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    There is little of needless code in standard library. And what there is, believe me, over the decades was really polished.

    realloc, all of locale.h, strtok, strcpy, strcat, gets… I like C a lot, but I wouldn’t call the stdlib polished. It’s a product of its time and has various footguns and bad APIs.

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      Yeah, and all of this (and POSIX) has been designed before threads were a concern. For example, getenv is theoretically impossible to use in a multi-threaded environment, which makes time.h dangerous, because it may read the TZ env var.

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        The poor and confusing stdlib is one of the least friendly bits of C. Nothing is ever dropped from the stdlib and only rarely dropped from the OS APIs, so all the bad stuff just hands around forever to confuse new programmers.

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          You haven’t lived until you’ve called gets.

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            Strings.

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              Why don’t you like realloc?

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                There are two problems with realloc - scope creep and its API.

                Scope creep - realloc attempts to resize a buffer, but will also act as malloc if you pass it a special value (NULL ptr) and as free if you pass it a special value (size 0). This makes it difficult to tell what any given realloc call does when reading code and since it’s rare to actually want that functionality (because malloc/free exist) it tends to paper over bugs when accidentally triggered. It’s likely that the implementation drove the design; it would have been better to disallow resizing a null allocation and disallow resizing an allocation to 0, but it probably ‘fell out’ of how the initial implementation was written so became part of the functionality instead of keeping it tight and focused.

                API - the intuitive way to use realloc is incorrect.

                void *buf = ; // some existing allocation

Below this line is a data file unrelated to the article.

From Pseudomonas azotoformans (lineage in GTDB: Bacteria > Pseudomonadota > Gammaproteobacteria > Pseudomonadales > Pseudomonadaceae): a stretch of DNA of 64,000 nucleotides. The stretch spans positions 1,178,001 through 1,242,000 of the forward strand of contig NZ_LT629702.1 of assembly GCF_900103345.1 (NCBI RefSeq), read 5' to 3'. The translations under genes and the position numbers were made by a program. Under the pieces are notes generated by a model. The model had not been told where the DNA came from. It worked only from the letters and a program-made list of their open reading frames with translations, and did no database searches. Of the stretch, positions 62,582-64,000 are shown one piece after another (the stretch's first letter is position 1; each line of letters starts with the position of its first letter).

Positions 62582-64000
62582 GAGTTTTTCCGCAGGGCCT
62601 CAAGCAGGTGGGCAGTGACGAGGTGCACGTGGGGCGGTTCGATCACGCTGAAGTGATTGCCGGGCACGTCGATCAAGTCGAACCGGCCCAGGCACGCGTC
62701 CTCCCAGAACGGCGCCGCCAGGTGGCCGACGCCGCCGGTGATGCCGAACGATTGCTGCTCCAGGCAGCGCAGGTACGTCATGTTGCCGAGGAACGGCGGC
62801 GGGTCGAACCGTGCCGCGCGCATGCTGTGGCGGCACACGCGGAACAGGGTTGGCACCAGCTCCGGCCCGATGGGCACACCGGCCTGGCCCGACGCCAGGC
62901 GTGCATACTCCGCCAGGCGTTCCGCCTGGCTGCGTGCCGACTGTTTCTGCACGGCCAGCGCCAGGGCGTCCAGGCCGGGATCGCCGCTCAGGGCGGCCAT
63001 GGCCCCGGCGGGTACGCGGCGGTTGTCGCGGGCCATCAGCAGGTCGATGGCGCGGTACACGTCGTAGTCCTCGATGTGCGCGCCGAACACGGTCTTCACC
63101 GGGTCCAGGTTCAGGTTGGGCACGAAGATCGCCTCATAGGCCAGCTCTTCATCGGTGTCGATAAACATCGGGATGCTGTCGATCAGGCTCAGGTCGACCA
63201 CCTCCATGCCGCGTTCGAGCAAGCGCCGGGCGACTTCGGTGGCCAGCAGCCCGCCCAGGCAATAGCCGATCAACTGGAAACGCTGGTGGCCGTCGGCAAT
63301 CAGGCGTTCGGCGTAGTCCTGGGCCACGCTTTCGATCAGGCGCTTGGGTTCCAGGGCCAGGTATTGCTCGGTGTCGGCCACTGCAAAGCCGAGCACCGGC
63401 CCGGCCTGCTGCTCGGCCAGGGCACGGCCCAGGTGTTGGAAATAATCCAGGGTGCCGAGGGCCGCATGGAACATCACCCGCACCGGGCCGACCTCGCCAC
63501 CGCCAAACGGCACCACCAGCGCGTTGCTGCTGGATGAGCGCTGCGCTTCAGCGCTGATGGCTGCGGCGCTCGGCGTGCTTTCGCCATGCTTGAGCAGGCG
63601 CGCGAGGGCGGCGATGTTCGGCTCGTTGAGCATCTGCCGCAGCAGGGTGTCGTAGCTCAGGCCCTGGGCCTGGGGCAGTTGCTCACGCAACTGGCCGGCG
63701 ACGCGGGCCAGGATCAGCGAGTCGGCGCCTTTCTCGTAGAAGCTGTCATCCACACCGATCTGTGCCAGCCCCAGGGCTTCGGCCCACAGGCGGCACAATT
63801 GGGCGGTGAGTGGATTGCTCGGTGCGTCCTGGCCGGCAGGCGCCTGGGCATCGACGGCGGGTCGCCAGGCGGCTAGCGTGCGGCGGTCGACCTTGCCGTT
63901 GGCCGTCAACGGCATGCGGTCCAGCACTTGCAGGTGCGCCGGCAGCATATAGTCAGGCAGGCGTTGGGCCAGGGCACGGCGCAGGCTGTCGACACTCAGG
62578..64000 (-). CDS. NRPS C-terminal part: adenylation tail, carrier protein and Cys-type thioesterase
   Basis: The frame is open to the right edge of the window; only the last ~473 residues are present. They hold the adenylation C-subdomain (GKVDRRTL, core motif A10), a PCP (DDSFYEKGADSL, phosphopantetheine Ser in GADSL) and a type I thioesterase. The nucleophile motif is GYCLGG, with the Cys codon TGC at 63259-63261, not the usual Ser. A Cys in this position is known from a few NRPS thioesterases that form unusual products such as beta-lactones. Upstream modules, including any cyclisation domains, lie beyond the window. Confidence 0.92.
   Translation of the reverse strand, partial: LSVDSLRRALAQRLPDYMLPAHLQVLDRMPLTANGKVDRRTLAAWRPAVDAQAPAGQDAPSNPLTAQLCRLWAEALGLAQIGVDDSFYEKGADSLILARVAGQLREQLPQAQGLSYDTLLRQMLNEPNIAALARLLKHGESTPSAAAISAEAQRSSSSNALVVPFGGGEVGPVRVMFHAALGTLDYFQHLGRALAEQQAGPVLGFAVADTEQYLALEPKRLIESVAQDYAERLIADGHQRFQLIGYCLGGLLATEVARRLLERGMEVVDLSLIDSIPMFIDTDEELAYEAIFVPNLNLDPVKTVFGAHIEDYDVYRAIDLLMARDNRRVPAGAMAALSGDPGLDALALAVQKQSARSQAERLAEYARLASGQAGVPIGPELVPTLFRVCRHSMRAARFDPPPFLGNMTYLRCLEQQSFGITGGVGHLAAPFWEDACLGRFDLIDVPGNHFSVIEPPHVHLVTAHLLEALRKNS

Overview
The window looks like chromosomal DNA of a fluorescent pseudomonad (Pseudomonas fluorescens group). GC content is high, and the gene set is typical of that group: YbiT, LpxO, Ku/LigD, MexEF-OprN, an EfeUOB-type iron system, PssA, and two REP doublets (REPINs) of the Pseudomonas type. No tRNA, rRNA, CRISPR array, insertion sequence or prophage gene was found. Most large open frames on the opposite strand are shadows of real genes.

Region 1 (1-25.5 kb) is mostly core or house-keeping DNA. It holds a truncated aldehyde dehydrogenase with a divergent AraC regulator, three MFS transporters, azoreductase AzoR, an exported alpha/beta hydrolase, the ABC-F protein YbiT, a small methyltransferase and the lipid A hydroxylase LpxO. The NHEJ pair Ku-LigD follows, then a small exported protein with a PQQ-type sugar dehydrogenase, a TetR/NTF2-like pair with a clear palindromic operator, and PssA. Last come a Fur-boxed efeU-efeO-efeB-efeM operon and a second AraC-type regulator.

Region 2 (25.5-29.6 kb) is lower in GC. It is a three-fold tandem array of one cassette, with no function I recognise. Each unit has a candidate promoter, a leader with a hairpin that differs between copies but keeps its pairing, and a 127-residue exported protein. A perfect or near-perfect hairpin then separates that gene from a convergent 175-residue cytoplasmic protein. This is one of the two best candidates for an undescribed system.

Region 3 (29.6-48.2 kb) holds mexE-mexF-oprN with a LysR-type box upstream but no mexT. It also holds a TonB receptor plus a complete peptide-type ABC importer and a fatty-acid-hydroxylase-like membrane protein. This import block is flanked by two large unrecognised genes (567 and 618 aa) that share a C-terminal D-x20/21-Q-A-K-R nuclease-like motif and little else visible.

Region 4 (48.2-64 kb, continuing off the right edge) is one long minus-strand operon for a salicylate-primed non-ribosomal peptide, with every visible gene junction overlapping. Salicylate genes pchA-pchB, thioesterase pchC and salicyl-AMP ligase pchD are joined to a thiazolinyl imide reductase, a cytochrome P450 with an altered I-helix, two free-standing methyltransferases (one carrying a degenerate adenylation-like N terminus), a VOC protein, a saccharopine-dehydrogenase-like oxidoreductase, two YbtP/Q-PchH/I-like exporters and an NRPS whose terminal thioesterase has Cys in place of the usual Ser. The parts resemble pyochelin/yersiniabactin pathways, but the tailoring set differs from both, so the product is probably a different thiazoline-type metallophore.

buf = realloc(buf, new_size);
                

                That will leak memory if the resize fails - null is returned and it overwrites the original buf pointer.

                The correct way to use it requires this song and dance, which is not a common or intuitive pattern.

                void *buf = ; // some existing allocation
                void *tmpbuf = realloc(buf, new_size);
                if (tmpbuf != null) 
                    buf = tmpbuf;
                

                realloc often gets a wrapper to prevent misuse because this is such a common issue. FreeBSD has reallocf that will automatically free the passed in buf pointer on allocation failure.

                It would have been better if realloc had separated the error signaling from the buffer parameter instead of trying to collapse both into a single return value. Example alternate definition

                int realloc(void **buf, size);
                void *buf = ; // some existing allocation
                if (!realloc(&buf, size)) {
                    free(buf); // resize failed
                }
                
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                  Realloc has other problems. Its efficiency depends heavily on the design of the allocator. Early malloc implementations stored the size in the header word and so could easily either expand the size if the memory after the allocation was free or contract it by carving the space into two runs. This family of allocators is generally slow and difficult to make efficient in a multithreaded setting. Modern allocators tend to be sizeclass allocators, which round the requested size up to some fixed-size bucket and then use a slab allocator of that size for the allocation. These are much faster and scalable but typically end up transforming realloc calls into malloc, memcpy, free sequences, syntactically hiding the fact that realloc is now a very slow operation.